Newborn Puppy Care: 5 Things You Need to Know

Newborn Puppy Care: 5 Things You Need to Know


newborn puppy care five things you need
to know few things are more delightful than a litter of newborn puppies but the
prospect of caring for all of these brand-new little lives can be daunting
but don’t worry check out this guide to newborn puppy care to tell you what need
to know to raise a healthy happy litter one a clean environment newborn puppies
will spend their first few weeks in the box or pen in which they were born
so it’s important to choose wisely when preparing for their arrival newborn
puppies will spend their first few weeks in the box or pen in which they were
born so it’s important to choose wisely when preparing for their arrival the
space should offer enough room for the mother to lie down and stretch out
comfortably without crushing the puppies and she should be able to come and go
freely while keeping the puppies contained it should also be easy to
access so that you can change out the bedding each day in these early days mom
will clean up her pups waste but if it’s a large litter she may need help keeping
up around the end of the second week or the beginning of the third week the
puppies will open their eyes and become more active once they start to toddle
about you can move them to a larger pen with room to play and bathroom cleanup
will require more of your attention to warm new puppies can regulate their body
temperatures and must be protected from drafts cautions the American Kennel Club
AKC although the puppies will snuggle up with their mom and each other for warm
it’s best to use a heat lamp during their first month of life the lamp
should be placed high enough above the box to prevent any risk of burning the
mother or her pups and there should also be a cooler corner that the pups can
crawl to if they get too long for the first five days the temperature inside
the pen should be capped at about 85 to 90 degrees Fahrenheit from days five
through ten gradually dial back the heat to eighty degrees and then continue to
reduce the heat little by little until it reaches 75 degrees by the end of
their fourth week suggests Pet Place three nursing and nutrition during their
first few weeks puppies rely exclusively on their mother
for their nutritional needs although she may be less active during this time
nursing uses up a lot of the mother’s energy and her daily caloric
requirements will be higher than normal says the AKC to ensure both mother and
puppies receive adequate nutrition throughout the nursing stage the mother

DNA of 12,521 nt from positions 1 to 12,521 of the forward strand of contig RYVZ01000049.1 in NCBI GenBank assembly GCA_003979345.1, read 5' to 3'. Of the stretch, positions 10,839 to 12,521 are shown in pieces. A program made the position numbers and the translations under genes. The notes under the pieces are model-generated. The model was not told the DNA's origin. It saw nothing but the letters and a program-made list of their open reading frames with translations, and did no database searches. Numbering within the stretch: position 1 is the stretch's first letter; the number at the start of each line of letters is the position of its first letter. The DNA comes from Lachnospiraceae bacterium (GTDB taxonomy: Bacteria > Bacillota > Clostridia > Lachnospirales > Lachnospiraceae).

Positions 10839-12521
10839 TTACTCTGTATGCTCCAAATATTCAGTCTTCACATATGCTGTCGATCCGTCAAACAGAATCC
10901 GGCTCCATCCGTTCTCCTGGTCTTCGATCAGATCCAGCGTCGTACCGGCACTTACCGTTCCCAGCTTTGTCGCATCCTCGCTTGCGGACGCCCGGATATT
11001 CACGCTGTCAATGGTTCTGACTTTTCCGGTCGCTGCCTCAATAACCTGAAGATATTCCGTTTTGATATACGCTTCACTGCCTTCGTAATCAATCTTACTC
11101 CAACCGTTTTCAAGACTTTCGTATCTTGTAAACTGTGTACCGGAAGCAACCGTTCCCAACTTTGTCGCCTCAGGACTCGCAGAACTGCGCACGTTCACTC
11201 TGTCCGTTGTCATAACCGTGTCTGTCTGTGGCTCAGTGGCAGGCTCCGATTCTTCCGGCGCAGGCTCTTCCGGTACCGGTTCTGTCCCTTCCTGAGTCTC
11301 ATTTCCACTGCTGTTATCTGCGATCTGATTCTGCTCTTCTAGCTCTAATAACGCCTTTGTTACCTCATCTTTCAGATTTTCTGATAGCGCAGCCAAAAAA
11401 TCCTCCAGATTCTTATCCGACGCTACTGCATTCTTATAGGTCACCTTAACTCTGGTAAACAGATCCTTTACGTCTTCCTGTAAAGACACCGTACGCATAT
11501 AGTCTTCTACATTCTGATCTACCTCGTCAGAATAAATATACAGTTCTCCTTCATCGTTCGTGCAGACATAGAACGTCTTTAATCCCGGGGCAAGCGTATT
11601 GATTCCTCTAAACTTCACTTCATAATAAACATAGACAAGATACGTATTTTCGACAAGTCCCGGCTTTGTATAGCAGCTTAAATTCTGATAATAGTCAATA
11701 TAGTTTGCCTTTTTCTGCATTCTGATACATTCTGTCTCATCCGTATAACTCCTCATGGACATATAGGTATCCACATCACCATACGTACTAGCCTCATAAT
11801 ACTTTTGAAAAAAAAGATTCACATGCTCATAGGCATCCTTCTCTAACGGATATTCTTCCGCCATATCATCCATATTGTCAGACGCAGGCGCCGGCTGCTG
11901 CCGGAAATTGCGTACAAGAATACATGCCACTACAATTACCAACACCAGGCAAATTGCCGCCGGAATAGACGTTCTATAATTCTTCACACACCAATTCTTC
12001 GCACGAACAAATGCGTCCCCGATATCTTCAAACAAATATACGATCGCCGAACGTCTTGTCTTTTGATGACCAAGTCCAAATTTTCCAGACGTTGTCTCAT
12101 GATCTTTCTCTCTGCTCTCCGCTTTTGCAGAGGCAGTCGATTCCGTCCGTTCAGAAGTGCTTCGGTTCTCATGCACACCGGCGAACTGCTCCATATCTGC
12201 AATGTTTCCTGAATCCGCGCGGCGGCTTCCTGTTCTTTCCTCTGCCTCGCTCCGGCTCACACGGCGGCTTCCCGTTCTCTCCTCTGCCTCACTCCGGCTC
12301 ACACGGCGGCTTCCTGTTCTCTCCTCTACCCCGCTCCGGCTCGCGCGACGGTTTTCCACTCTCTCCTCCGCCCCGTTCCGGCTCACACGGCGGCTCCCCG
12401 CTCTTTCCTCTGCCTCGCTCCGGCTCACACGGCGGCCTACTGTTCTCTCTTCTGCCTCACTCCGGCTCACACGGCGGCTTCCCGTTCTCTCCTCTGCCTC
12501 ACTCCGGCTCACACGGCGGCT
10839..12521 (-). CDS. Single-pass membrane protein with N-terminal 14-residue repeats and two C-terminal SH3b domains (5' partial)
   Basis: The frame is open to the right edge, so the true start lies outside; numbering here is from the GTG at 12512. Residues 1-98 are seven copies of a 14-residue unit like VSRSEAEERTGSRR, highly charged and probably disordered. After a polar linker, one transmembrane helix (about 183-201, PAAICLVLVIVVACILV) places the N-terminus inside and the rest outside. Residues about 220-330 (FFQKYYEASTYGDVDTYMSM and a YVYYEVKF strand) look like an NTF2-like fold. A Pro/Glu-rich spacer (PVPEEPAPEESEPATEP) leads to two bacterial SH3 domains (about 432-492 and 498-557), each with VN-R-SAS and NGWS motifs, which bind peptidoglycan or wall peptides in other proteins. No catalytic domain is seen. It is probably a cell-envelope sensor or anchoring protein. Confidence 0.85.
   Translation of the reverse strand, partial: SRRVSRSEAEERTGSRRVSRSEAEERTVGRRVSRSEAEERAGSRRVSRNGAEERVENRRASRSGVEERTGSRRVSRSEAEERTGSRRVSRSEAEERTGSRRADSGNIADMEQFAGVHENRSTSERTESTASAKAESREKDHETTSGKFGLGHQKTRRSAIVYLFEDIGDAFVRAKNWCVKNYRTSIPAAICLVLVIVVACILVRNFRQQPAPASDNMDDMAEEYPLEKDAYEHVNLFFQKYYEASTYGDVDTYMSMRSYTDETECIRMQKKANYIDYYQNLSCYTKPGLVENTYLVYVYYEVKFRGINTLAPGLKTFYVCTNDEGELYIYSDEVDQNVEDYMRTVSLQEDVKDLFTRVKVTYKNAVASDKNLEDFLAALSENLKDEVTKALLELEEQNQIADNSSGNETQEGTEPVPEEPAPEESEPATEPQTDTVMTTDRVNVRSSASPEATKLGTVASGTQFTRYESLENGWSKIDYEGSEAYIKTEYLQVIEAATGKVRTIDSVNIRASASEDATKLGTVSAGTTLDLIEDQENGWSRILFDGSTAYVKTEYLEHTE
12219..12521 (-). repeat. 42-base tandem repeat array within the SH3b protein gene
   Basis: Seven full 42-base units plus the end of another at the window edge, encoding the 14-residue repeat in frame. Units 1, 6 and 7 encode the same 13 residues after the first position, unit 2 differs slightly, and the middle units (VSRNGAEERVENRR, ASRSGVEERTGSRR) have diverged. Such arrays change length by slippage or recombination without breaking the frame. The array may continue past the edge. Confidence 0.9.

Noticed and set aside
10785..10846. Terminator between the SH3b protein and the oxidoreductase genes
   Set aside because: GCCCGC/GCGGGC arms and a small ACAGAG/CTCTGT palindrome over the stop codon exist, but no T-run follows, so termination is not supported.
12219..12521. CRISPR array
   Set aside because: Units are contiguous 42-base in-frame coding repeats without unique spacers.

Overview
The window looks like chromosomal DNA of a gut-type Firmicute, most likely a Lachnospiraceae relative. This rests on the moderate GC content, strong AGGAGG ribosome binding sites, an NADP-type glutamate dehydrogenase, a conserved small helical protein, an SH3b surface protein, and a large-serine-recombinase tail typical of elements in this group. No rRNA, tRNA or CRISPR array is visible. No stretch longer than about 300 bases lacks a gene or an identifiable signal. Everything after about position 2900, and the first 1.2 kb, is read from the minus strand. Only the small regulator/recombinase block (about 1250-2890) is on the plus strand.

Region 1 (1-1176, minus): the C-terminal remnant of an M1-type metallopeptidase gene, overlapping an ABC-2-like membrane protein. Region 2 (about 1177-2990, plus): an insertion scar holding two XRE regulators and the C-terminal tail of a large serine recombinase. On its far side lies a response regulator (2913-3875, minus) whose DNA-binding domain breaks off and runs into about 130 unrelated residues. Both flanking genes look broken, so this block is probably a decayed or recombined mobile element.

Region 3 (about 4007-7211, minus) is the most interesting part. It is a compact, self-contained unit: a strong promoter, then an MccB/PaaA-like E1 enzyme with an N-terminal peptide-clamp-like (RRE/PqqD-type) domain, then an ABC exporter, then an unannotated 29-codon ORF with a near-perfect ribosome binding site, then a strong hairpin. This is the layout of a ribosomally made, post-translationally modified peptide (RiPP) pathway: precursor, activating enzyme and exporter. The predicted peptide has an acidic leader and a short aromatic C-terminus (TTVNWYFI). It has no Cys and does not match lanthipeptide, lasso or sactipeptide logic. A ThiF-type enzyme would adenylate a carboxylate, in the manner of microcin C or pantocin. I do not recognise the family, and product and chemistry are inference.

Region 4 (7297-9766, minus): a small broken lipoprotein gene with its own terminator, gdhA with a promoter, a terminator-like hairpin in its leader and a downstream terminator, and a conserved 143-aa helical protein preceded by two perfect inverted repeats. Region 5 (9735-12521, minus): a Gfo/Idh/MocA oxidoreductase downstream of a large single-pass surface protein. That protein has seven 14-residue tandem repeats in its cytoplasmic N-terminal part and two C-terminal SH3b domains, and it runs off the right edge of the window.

should be fed several servings of a quality puppy food throughout the day
your veterinarian can recommend the type and amount of food to feed your nursing
mother it’s important to keep an eye on the puppy’s weight during this time if
you notice any of the puppies being underfed you may need to keep an eye on
them when it’s time to nurse and make sure the smaller puppy’s latch on to the
fullest nipples for feeding says the nest puppies who cry or whimper
frequently may also be hungry and need more attention during feeding if the
smaller puppies still don’t show signs of healthy growth or weight gain talk to
your bank it might be necessary to take over and bottle feed them it’s also
important to watch the mother for signs of mastitis says wag and infection of
the mammary glands that can interfere with milk production signs of mastitis
include red and swollen nipples and reluctance to nurse the mother may even
snap at the puppies when they try to eat if you notice these signs contact your
vet right away by the fourth or fifth week the puppies will start getting
their teeth and the weaning process will begin as the mother’s milk production
slows once you notice the puppies starting to sample mom’s food it’s time
to provide them with their own dish of puppy food for health young puppies are
susceptible to disease and infection so you’ll need to keep a close eye on them
newborn puppy care should include regular inspections to watch for signs
of infection or poor health report anything unusual such as vomiting
diarrhea or a puppy who won’t stand or eat – your back little puppies are also
especially vulnerable to fleas and other parasites says the Spruce pets so talk
to your vet about appropriate parasite control although antibodies they receive
from nursing will help protect them from illness in the early weeks these
antibodies wear off around six to eight weeks
which is when they will need to receive their first round of vaccinations make
sure you and all family members thoroughly wash your hands before
interacting with these puppies to help reduce the risk of getting them sick
from any bacteria that might be lying in wait on your hands 5 socialization by
the fourth week the puppies are ready to begin socializing with humans and other
dogs weeks 4 through 12 or a critical window during which puppies need to
learn about the world they’ll inhabit so they’ll become well-adjusted happy dogs
says the spruce pensee poorly socialized puppies tend to grow into anxious dogs
who may have behavioral problems so whether you plan to keep the puppies or
send them to good homes it’s important to cuddle and play with them allow them
to explore and play and expose them to as many new experiences as possible
newborn puppy care entails a lot of work but these first several weeks go by in a
flash if your puppies end up being adopted you’ll be saying goodbye to them
in no time an event that is often bittersweet enjoy the pups while you
have them and when it’s time to let go you’ll have the satisfaction of knowing
you gave them the best possible beginning welfare of dogs dot-com
updates frequently so we’ve adopted a number of ways to keep you up to date
with what is happening we will share with you the most important topics

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